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instruments of production, and receives, after paying a rent to the landowner, all the produce: in other cases, the landlord, his paid agents, and the labourers, are the only sharers. Manufactures, again, are sometimes carried on by scattered individuals, who own or hire the tools or machinery they require, and employ little labour besides that of their own family; in other cases, by large numbers working together in one building, with expensive and complex machinery owned by rich manufacturers. The same difference exists in the operations of trade. The wholesale operations indeed are everywhere carried on by large capitals, where such exist; but the retail dealings, which collectively occupy a very great amount of capital, are sometimes conducted in small shops, chiefly by the personal exertions of the dealers themselves, with their families, and perhaps an apprentice or two; and sometimes in large establishments, of which the funds are supplied by a wealthy individual or association, and the agency is that of numerous salaried shopmen or shopwomen. Besides these differences in the economical phenomena presented by different parts of what is usually called the civilized world, all those earlier states which we previously passed in review, have continued in some part or other of the world, down to our own time. Hunting communities still exist in America, nomadic in Arabia and the steppes of Northern Asia; Oriental society is in essentials what it has always been; the great empire of Russia is even now, in many respects, the scarcely modified image of feudal Europe. Every one of the great types of human society, down to that of the Esquimaux or Patagonians, is still extant.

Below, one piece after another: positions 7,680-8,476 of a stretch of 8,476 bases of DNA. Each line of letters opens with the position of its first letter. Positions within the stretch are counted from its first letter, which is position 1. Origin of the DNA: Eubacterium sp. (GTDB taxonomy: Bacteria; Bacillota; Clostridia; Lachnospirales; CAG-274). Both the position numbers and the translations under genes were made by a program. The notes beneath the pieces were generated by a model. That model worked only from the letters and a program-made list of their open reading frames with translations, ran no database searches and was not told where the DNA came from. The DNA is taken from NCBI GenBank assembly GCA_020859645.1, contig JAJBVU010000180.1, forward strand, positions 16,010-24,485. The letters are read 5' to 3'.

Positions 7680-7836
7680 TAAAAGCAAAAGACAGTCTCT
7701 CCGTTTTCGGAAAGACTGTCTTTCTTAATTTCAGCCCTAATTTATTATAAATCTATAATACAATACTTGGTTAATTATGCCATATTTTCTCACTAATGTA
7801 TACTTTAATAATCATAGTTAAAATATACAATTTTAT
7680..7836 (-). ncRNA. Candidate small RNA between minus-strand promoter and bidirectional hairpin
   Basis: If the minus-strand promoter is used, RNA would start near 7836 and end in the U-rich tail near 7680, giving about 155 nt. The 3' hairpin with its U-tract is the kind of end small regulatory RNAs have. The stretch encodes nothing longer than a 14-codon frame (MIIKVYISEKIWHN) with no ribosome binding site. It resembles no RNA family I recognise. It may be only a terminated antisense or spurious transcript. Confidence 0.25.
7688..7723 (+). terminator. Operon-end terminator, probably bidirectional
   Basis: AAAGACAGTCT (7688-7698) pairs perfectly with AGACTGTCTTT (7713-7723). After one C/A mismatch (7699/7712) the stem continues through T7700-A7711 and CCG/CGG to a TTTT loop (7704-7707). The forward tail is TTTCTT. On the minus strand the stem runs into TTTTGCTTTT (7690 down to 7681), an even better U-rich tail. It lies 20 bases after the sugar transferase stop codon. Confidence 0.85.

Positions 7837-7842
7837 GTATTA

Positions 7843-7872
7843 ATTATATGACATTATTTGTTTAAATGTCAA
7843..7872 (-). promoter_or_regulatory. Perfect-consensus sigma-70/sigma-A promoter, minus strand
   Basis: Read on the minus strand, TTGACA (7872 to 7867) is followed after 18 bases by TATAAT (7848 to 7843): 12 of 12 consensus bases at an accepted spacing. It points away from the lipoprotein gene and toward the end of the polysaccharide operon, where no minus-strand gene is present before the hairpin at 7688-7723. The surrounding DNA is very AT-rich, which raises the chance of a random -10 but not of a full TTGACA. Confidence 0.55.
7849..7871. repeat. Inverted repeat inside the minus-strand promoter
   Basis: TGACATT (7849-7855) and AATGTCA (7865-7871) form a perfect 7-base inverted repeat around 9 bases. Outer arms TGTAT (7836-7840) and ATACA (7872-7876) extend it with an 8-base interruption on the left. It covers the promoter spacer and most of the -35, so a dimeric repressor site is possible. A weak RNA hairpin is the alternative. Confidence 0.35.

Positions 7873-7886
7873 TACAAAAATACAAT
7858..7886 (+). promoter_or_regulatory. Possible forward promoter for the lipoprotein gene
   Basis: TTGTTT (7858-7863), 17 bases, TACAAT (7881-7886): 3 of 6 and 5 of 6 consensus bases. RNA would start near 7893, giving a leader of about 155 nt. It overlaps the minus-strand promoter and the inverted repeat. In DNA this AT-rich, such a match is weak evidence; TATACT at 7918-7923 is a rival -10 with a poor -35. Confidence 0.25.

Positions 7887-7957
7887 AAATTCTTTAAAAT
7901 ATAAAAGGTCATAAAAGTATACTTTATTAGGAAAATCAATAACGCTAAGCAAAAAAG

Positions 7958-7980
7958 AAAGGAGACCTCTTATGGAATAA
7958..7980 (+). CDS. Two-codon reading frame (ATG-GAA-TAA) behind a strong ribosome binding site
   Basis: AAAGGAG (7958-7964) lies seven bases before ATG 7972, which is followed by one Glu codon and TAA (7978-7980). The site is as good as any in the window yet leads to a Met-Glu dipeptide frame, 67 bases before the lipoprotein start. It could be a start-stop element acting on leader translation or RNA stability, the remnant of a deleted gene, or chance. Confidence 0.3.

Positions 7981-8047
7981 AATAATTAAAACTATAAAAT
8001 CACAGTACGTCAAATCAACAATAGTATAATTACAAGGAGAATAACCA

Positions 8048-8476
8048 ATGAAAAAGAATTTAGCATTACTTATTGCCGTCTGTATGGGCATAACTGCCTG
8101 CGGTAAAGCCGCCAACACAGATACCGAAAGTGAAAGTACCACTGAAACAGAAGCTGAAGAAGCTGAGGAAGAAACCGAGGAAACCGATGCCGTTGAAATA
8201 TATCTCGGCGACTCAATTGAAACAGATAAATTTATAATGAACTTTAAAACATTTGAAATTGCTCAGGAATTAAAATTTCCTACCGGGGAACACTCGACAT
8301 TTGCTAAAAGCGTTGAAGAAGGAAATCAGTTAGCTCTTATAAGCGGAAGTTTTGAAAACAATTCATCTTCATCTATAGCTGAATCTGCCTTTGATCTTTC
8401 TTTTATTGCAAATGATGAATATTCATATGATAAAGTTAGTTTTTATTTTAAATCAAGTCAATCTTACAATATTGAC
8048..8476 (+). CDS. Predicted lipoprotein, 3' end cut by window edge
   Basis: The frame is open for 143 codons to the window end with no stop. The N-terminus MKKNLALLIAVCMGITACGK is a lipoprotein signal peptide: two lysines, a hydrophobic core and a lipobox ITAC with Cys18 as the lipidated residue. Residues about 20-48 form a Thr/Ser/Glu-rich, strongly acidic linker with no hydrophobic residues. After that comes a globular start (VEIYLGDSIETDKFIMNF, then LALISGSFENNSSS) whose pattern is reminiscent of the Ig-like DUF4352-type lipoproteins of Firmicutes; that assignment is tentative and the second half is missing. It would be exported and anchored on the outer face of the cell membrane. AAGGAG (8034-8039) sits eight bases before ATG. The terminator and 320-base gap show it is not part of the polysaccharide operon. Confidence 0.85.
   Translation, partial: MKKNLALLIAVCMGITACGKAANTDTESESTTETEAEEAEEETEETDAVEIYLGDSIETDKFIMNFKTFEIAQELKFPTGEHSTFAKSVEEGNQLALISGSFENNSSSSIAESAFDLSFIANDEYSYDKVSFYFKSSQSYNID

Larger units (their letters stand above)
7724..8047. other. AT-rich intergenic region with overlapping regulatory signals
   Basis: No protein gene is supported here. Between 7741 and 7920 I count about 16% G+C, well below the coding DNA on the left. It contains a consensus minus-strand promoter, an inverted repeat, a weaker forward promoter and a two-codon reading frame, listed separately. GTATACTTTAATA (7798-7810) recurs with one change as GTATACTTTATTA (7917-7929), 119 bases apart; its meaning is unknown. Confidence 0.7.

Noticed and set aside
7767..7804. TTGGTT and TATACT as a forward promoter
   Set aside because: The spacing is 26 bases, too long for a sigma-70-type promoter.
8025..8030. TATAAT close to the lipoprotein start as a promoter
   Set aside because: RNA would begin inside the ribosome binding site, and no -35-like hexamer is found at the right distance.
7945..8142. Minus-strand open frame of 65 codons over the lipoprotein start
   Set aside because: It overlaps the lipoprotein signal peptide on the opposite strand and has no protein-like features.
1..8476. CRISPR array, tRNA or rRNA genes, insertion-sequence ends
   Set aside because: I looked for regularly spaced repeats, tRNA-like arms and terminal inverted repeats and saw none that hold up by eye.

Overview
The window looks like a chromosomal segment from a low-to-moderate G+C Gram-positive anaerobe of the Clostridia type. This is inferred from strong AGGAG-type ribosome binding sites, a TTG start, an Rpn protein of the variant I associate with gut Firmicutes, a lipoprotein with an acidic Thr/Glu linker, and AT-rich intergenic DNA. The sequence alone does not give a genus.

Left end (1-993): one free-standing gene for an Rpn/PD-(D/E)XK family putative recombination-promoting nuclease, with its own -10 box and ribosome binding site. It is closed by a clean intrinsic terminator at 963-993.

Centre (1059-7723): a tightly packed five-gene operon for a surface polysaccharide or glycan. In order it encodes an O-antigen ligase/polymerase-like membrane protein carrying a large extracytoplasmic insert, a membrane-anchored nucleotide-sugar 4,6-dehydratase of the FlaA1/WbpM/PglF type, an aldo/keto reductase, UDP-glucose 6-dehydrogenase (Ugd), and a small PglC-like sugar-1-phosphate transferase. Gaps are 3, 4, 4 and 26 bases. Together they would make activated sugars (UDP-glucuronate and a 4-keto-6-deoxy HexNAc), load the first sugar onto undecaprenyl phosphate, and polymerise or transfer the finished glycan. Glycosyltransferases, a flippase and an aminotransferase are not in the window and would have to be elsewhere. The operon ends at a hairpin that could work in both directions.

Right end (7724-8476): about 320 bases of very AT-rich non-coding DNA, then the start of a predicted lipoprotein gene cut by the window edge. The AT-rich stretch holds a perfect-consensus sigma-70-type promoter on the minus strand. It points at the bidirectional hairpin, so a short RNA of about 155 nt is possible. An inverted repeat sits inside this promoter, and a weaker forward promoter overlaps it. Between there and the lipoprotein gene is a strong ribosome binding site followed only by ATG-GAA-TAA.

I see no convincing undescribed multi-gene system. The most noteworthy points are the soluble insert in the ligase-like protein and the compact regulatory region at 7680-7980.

These remarkable differences in the state of different portions of the human race, with regard to the production and distribution of wealth, must, like all other phenomena, depend on causes. And it is not a sufficient explanation to ascribe them exclusively to the degrees of knowledge, possessed at different times and places, of the laws of nature and the physical arts of life. Many other causes cooperate; and that very progress and unequal distribution of physical knowledge, are partly the effects, as well as partly the causes, of the state of the production and distribution of wealth.
In so far as the economical condition of nations turns upon the state of physical knowledge, it is a subject for the physical sciences, and the arts founded on them. But in so far as the causes are moral or psychological, dependent on institutions and social relations, or on the principles of human nature, their investigation belongs not to physical, but to moral and social science, and is the object of what is called Political Economy.
The production of wealth; the extraction of the instruments of human subsistence and enjoyment from the materials of the globe, is evidently not an arbitrary thing. It has its necessary conditions. Of these, some are physical, depending on the properties of matter, or rather on the amount of knowledge of those properties possessed at the particular place and time. These Political Economy does not investigate, but assumes; referring for the grounds, to physical science or common experience. Combining with these facts of outward nature other truths relating to human nature, it attempts to trace the secondary or derivative laws, by which the production of wealth is determined; in which must lie the explanation of the diversities of riches and poverty in the present and past, and the ground of whatever increase in wealth is reserved for the future.
Unlike the laws of Production, those of Distribution are partly of human institution: since the manner in which wealth is distributed in any given society, depends on the statutes or usages therein obtaining. But though governments or nations have the power of deciding what institutions shall exist, they cannot arbitrarily determine how those institutions shall work. The conditions on which the power they possess over the distribution of wealth is dependent, and the manner in which the distribution is effect\
ed by the various modes of conduct which society may think fit to adopt, are as much a subject for scientific enquiry as any of the physical laws of nature.
The laws of Production and Distribution, and some of the practical consequences deducible from them, are the subject of the following treatise.